Integrating Cookie

The goal is that her desire to stick close with us becomes stronger than her desire to run off chasing things.

We’re also working vigorously on her recall as well as I mark and reward every time she checks back on me. (I think she’s doing it now just to get the treat, though. But that’s fine.)

Her recalls are quite enthusiastic and a couple of times she really surprised us bouncing back when called when we really didn’t think she would have. As long as she notices me calling her, she’s happy to come running up.

Compromises

We are letting her off leash every now and then and she’s been doing well with that.

We let her off the leash so she can play with JD, or so she could go make use of Jasmine’s den under the trailer, which is a great place to cool down on a hot day.

While on the ranch, Cookie also enjoyed hunting some mice.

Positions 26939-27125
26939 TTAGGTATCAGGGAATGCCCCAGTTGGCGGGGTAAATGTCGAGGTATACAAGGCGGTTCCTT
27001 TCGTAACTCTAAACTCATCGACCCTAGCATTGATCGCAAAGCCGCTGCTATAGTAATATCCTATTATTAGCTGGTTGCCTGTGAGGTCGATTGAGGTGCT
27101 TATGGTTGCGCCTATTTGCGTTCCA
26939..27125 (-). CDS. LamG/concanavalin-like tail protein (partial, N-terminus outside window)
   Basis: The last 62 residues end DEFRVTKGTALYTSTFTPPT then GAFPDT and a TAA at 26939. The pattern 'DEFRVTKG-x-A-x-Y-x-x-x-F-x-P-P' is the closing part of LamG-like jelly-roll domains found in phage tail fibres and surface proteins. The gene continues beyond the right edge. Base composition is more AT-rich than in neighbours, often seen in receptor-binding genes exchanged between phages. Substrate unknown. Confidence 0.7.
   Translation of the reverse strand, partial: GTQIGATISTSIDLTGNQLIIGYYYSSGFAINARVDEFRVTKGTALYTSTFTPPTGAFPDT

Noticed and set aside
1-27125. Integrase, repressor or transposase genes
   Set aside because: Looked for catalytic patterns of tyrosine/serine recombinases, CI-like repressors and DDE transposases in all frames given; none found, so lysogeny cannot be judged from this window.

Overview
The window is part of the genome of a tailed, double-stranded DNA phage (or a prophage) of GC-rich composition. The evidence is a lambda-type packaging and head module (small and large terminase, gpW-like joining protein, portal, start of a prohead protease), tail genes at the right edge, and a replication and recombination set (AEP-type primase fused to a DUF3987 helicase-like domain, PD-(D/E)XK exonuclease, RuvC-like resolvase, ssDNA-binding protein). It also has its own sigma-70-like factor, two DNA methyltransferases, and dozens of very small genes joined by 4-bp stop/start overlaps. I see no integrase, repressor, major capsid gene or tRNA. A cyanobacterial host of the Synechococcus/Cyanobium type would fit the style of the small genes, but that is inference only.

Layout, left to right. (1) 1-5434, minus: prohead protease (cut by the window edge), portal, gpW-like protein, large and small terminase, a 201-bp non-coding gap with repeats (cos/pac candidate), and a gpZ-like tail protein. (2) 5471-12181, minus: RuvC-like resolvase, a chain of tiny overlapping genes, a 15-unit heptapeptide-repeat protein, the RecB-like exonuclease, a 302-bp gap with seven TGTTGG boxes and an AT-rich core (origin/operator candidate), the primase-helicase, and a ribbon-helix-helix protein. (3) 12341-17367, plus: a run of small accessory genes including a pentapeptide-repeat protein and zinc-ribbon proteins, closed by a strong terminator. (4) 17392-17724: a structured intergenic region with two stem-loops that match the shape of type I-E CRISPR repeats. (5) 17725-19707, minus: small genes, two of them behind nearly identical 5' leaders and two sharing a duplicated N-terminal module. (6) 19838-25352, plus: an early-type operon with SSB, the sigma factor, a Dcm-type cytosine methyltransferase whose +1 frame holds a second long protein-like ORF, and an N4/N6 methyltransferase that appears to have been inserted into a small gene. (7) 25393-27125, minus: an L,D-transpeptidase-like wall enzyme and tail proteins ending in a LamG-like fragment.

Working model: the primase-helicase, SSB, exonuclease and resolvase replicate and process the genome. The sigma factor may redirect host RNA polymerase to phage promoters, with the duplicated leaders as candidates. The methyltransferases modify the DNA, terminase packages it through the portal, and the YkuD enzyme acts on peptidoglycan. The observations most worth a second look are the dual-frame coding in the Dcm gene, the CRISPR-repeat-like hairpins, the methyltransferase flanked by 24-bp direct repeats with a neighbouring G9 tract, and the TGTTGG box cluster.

She’d make a great mouser, I tell you! We figured we’d let her do that, kept her busy and entertained and mice don’t run very far. She actually caught some! At first, she didn’t know what to do with it, then she figured she’d eat it. Those are field mice, in the middle of nowhere, so no real risk. Her belly didn’t really like that idea, though, she upchucked them shortly after.

Otherwise, her belly did quite well with all the new treats and goodies. She already tried JD’s food with no adverse effects, so she is already switched as well.

Happy girl

She is so happy to belong with somebody.

She seems so happy to have the companionship, she is already keeping an eye on where everybody is and what they’re doing. We couldn’t have found a more wonderful dog or a better match for either ourselves or JD.

We have a lot of teaching to do, but she is trying very hard to please everybody.

Poor girl didn’t even know how to use man-made structures such as stairs, deck … she was even slipping on concrete tiles!

But she’s learning quickly. And I have to be learning as I go too.

When on a walk in a new place she gets so engrossed in all the smells and sights when I call her she doesn’t even know I’m there at first.